It goes without saying that if you are planning to record a choir you should plan the programme and lots of rehearsal time, but what else is involved?
So let’s imagine a scenario. You’re running a community choir which is going well. They’re doing lots of concerts and membership has been steadily growing. The members love singing and particularly like performing. Anyone who has been in a choir will always say they get a buzz from the performances. This is great. news, but as a choir leader you always need to be thinking up the next new challenge for your group.
A lot of choirs will typically follow school terms to give some structure to their rehearsals and concert performances. A ten week term is usually a good length to learn a set of songs which can then be performed in concert.
When is the right time to make a recording?
If you are thinking about making a recording with your choir the first thing to decide on is when. Obviously you also need to decide what to record. In some cases these two discussions run hand in hand with each other.
First, let’s consider the time to make a recording. It goes without saying that if you are going to the effort of a professional recording you want it to sound as good as possible and be something everyone can be proud of for years to come. Therefore it’s always good to pick a moment when the choir is sounding particularly good. This might be some repertoire which they particularly enjoy singing, or it could be that you have a really balanced group and you want to ‘capture the moment’.
Aside of the choir sounding musically good, perhaps the most common reason for choirs making a recording is to celebrate something. Typically this might be a choir anniversary for example. We have recorded a lot of choirs who are celebrating / marking their 5 year anniversary by making a CD. Equally we have also recorded some male voice choirs celebrating their centenary – although it’s unlikely any of the founder members featured on that recording!
Preparing for a Recording Session
Once you have decided to record your choir, the next thing to do is to plan for the recording day. Most choirs will contact us at the beginning of this process which often means there can be several weeks or months between the initial enquiry and the recording day.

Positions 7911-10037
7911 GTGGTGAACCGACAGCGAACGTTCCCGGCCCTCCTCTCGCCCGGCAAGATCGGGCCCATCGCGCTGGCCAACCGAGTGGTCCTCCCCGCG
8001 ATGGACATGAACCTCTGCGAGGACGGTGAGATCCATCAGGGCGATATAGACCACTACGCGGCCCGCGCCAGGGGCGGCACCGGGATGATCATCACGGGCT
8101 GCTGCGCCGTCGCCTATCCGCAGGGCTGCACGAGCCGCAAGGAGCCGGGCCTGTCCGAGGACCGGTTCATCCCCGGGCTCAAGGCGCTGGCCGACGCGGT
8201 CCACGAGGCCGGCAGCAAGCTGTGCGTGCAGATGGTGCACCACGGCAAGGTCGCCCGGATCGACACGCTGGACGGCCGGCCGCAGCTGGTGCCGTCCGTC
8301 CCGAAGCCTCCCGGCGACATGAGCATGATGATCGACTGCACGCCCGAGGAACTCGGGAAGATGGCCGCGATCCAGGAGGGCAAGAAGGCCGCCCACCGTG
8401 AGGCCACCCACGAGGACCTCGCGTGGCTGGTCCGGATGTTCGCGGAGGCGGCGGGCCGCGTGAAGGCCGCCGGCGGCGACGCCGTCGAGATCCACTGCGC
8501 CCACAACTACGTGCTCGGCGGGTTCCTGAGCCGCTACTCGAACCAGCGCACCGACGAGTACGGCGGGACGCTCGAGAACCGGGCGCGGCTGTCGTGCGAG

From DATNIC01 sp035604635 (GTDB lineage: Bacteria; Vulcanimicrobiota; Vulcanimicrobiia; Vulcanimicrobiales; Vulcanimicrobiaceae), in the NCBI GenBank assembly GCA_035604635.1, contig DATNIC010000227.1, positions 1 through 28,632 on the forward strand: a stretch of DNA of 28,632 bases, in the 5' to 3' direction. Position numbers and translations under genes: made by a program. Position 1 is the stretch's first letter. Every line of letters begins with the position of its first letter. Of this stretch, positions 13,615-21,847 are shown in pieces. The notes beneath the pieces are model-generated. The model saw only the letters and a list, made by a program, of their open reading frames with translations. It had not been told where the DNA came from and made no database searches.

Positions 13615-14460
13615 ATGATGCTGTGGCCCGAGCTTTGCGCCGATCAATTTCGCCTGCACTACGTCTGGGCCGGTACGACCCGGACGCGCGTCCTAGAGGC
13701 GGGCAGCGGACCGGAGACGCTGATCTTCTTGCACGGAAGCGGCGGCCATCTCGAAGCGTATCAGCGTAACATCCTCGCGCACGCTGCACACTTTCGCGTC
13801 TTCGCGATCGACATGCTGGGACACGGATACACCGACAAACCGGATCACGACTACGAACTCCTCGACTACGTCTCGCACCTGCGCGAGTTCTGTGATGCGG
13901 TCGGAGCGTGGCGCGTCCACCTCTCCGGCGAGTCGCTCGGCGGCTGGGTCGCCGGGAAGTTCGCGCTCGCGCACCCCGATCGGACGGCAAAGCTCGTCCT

The Recording Date
Good planning is key to a successful recording. Having established that you want to record an album the first thing is to then find a date.
This can be quite a challenge. It’s one thing getting choir members together for a rehearsal or a concert but a recording is often more of a challenge. A choir recording will typically be 1 or 2 full days. It’s often possible to record a CD in a single day – most choirs will record between 10 ad 15 tracks at the most. With regular breaks this can be achieved in just the one day, although 2 days does make it easier.
However, the important thing is to ensure as many as possible of your choir are available for the recording day. This is particularly important if you do decide to record over a couple of days.
What to put on the album
For most choirs the biggest challenge will be what to include on your album. When you get to this stage, the most important thing to remember is that it’s your album. Essentially there are no rules. No right or wrong. No accepted norm. Obviously you will want the album to showcase your choir. This doesn’t necessarily mean singing all your big crowd pleasers. But equally you do want to choose the songs your choir do best.
Some albums will naturally have a theme – Christmas for example is an obvious one. Songs from shows is another popular choice or songs from a particular period in time. Sometimes, however the ‘theme’ will just be songs which celebrate your choir. If you want to make it as democratic as possible you could open this up to the choir. Maybe pick 20 or so songs which the MD thinks would record well and then ask your choir to vote for your favourites and say the top 10 songs will go on the album?
Rehearse, rehearse some more then plan an extra rehearsal
Certainly this post is not here to tell you how to run your choir. Your music team and MD will know best what needs to be rehearsed. But it’s certainly worth planning a few extra rehearsals with your choir. Interestingly we have done some recordings where the choir has recorded in a single day but met the previous day or evening for a rehearsal. This can often work well. Obviously the assumption is you are going to record songs you know well and so we don’t need to tell you to rehearse!
But in recent months we have recorded a number of choirs just on a Saturday but they have met on the Friday evening for a long rehearsal. We have noticed that in these instances a lot more of the songs are recorded in just one or two takes as everything is fresh in choristers minds.
Ultimately any choir music team will know best how to rehearse their choir. We do not like to give too much advice here because it almost sounds as if we are telling you how to run your choir. That would certainly never do. The advice we do give is based on nearly 20 years experience of working with and recording choirs.
We therefore hope this post is of some help to you when preparing for your recording session. If you have any further questions then please do give us a call on 01225 302143 or contact us via email.